Materials Science and Engineering
Engineers are using complex computational models to better understand what’s going on at the molecular level.
Synthetic polymers at work | REUTERS/Carlos Barria
Last modified Fri, 20 May, 2016 at 13:44
An experimental semiconductor material could store data in a new way that minimizes the generation of heat.
Potential for a new way to store data | iStock/ilbusca & iStock Matej Moderc
Last modified Wed, 4 May, 2016 at 11:26
By focusing on structures that are infinitesimally small, a prolific engineer initiates a series of very big things.
Yi Cui | Photo by Matt Beardsley/SLAC
What do a battery, a facemask and a solar cell have in common?
Last modified Wed, 4 May, 2016 at 8:36
A team of engineers obtain a first look inside phase-changing nanoparticles and find that their structure significantly influences performance.
Stanford engineers studying the structures of phase-changing nanoparticles have found that shape matters. Materials composed of cubes and pyramids, for instance, may yield more efficient batteries than those made of icosahedrons which are 20-sided polyhedrons. | Image courtesy Dionne Group
Last modified Tue, 26 Apr, 2016 at 12:11
A team of engineers explore how a new kind of wearable electronics could restore sensation to people with prosthetic limbs.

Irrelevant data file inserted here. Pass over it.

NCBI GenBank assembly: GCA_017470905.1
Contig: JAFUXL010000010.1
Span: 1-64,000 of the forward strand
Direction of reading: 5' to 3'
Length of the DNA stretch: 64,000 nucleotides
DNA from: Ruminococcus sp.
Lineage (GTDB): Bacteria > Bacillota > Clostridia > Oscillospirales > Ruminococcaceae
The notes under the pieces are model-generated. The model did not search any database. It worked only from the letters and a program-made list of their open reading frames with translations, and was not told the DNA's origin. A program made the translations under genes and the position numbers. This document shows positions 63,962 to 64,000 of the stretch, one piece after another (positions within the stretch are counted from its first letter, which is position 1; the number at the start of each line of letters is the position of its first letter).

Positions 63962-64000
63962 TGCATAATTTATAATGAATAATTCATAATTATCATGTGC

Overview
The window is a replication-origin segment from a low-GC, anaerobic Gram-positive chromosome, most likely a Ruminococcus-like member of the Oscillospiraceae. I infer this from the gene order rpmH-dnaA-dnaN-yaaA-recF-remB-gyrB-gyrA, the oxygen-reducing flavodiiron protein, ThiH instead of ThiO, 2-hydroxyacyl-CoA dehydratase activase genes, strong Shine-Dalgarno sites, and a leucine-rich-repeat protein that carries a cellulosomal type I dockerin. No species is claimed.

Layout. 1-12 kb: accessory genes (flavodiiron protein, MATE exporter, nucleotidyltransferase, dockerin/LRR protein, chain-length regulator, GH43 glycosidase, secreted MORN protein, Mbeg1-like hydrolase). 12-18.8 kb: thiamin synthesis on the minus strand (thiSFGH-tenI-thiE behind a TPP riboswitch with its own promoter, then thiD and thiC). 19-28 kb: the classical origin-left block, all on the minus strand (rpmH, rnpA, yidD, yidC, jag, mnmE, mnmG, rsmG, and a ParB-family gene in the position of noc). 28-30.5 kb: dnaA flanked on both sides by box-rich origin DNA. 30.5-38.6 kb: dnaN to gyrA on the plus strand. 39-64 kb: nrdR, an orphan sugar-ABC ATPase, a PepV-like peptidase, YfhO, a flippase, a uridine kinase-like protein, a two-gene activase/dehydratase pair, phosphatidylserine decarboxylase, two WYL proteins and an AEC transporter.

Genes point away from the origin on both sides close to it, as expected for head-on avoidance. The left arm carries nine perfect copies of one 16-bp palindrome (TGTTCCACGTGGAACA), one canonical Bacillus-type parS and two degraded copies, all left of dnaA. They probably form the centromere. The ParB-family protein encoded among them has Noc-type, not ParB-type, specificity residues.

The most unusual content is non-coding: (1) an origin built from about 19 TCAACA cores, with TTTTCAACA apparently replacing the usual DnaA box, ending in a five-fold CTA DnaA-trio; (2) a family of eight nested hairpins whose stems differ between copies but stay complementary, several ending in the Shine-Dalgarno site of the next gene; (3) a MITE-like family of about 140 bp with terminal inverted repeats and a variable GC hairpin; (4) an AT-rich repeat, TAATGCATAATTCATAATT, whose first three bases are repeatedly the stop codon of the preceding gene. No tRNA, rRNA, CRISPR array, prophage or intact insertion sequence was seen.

Can we build better prostheses? | REUTERS/Mary Schwalm
Last modified Fri, 22 Apr, 2016 at 13:57
Stanford University President John Hennessy offers his take on important leadership qualities, Silicon Valley, and the future of higher education.
Stanford University President John Hennessy discusses some of the most powerful lessons he’s learned as leader of one of the world’s most complex and dynamic institutions of higher education. In conversation with Tina Seelig, director of the Stanford Technology Ventures Program, at the DFJ Entrepreneurial Thought Leaders Series, Hennessy also shares insights from his entrepreneurial career in the high-tech industry.
Last modified Wed, 13 Apr, 2016 at 11:44
A team of researchers tracks disease the way naturalists track animals in the wild.
A time-lapse image shows the trajectories of tumor cells (green) after being stained with fluorescent dyes and labeled with magnetic nanoparticles. | Image courtesy of R. J. Wilson, C.M. Earhart and S. X. Wang
Last modified Tue, 12 Apr, 2016 at 16:55
Hydrogen powered vehicles offer a clean alternative to running cars with fossil fuels. This chemical engineering discovery brings that closer to reality.
Renewables | Reuters/Mike Blake
Last modified Fri, 1 Apr, 2016 at 8:56
A team of researchers peer deep into materials with ultrafast science.
Visualizing the properties of nanoscale materials at ultrafast time scales | Photo courtesy of SLAC National Accelerator Laboratory
Last modified Thu, 31 Mar, 2016 at 16:42
In celebration of EARTH DAY
Get inspired by students who have created new devices, built businesses, participated in policy making, or worked in an NGO in pursuit of sustainability - and how you can too!
Last modified Fri, 25 Mar, 2016 at 9:40